So what's reasonable to expect from Mark Bell as he begins his Maple Leaf career tonight?
Not that being reasonable ever had anything to do with the Leafs when it came to public expectations.
The kid's big, he can skate and he's a former first round draft pick found wanting by two other clubs.
If he turns out to be Todd Warriner, that would be a modest return on the investment the Leafs made by agreeing to take Bell as part of the package that sent Vesa Toskala from San Jose to Toronto. Warriner, the fourth pick of the '92 draft, joined the Leafs in the Mats Sundin deal with Quebec and topped out at 12 goals in a season before ending his career in Finland, Switzerland and Germany.
He was helpful for a time.
But hang on here. Bell was the eighth pick of the '98 draft, but has already scored 20-plus goals twice as an NHLer.
So the expected return should be greater than Warriner, agreed?
If you're the Leafs, you've got to hope Bell can be something roughly equivalent to Alexei Ponikarovsky, hopefully without quite so many dumb hooking infractions in the offensive zone.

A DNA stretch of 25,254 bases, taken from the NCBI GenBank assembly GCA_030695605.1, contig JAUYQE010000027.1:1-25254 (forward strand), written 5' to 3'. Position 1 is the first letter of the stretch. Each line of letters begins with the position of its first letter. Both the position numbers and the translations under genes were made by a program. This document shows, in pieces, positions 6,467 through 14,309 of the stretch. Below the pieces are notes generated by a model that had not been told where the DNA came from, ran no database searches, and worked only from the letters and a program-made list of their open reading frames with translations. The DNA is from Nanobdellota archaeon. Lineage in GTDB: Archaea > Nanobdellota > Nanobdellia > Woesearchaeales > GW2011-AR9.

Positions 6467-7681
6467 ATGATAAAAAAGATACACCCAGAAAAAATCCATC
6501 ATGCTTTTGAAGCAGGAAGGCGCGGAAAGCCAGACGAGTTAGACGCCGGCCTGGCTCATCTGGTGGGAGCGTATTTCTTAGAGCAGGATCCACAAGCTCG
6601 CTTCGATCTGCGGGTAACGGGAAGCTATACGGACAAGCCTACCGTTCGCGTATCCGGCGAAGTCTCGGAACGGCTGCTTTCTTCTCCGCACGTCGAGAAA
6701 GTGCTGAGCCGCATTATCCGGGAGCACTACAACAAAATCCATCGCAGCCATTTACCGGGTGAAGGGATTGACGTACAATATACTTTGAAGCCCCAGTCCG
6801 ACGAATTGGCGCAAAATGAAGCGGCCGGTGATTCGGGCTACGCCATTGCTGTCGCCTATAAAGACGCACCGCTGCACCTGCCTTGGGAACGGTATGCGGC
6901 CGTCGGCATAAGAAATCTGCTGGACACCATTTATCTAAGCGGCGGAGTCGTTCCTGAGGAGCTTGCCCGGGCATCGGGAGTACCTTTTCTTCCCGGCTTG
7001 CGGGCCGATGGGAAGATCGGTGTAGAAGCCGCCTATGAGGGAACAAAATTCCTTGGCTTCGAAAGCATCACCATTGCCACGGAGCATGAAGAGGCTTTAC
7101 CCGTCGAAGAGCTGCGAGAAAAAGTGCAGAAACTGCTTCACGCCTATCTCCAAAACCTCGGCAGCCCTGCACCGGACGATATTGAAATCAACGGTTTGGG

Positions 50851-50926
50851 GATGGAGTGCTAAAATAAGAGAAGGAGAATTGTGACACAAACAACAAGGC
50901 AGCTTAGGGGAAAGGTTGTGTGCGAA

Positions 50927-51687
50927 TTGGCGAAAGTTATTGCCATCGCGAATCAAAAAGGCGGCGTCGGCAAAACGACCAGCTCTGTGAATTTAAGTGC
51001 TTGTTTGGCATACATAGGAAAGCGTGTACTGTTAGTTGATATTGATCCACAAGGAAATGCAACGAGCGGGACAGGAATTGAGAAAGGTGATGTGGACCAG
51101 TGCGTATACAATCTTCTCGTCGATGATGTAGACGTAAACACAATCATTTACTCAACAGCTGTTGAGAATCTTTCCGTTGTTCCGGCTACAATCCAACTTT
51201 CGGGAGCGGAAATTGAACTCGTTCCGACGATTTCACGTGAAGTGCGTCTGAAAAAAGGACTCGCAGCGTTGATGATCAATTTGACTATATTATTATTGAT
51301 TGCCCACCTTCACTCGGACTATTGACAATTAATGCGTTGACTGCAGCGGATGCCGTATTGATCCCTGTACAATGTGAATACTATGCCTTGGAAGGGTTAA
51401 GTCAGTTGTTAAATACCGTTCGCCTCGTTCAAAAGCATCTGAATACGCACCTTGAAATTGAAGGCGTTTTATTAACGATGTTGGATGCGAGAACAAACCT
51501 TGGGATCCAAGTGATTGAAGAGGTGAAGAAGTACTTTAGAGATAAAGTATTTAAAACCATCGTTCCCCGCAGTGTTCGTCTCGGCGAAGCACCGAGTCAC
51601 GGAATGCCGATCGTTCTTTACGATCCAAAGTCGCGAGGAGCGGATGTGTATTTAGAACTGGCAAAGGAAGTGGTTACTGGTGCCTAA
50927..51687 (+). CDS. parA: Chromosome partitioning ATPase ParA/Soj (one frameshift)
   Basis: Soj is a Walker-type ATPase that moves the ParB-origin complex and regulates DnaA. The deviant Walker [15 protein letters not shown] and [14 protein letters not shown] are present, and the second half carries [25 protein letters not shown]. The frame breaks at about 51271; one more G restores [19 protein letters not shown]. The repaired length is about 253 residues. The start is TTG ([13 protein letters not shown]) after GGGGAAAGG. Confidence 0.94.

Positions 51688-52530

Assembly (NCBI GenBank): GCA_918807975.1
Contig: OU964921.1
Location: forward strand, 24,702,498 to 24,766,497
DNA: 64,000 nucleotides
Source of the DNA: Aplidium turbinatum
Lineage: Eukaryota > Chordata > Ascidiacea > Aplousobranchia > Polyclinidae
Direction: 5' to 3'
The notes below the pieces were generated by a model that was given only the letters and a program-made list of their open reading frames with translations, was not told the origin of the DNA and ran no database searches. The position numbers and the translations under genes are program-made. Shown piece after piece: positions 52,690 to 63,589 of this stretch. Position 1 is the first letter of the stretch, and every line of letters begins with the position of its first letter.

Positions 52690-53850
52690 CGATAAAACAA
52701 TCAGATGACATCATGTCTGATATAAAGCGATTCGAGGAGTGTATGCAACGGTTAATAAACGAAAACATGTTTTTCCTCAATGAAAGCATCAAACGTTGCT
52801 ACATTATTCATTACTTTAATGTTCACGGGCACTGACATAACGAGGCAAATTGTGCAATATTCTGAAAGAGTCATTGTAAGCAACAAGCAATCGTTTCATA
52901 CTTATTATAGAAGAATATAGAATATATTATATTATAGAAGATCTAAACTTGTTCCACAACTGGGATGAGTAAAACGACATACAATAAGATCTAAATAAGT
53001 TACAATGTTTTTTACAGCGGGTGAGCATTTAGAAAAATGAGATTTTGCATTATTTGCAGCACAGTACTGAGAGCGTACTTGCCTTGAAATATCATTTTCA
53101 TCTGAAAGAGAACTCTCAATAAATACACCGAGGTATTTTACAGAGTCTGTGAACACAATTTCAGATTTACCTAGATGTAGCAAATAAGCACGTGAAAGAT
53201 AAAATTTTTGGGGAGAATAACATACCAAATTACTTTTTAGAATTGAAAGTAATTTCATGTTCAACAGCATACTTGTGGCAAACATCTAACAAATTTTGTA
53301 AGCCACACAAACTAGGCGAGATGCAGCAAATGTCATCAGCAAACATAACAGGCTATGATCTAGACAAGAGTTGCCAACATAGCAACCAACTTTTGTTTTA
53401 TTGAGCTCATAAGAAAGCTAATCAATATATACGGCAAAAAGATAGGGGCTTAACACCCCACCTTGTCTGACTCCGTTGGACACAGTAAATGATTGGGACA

Ponikarovsky is a similar size to Bell, also skates well and has 21 goals in each of the past two seasons.
If Bell hits that level, then this trade starts to look like a winner. Indeed, if Bell can play at that level, it could save John Ferguson's job.
An intriguing question is how much slack Bell should be allowed given he'll be playing under the cloud of knowing he'll be going to jail at the end of the season.
Already, Jason Blake has played remarkably well under a more serious cloud, that of cancer. Blake has only scored twice, but he's been a consistent contributor.
We'll learn, I guess, whether Bell can put all that other stuff aside, focus on hockey as an escape and this chance in Toronto as, possibly, his last one as a NHLer. As least an NHLer with a big, one-way contract.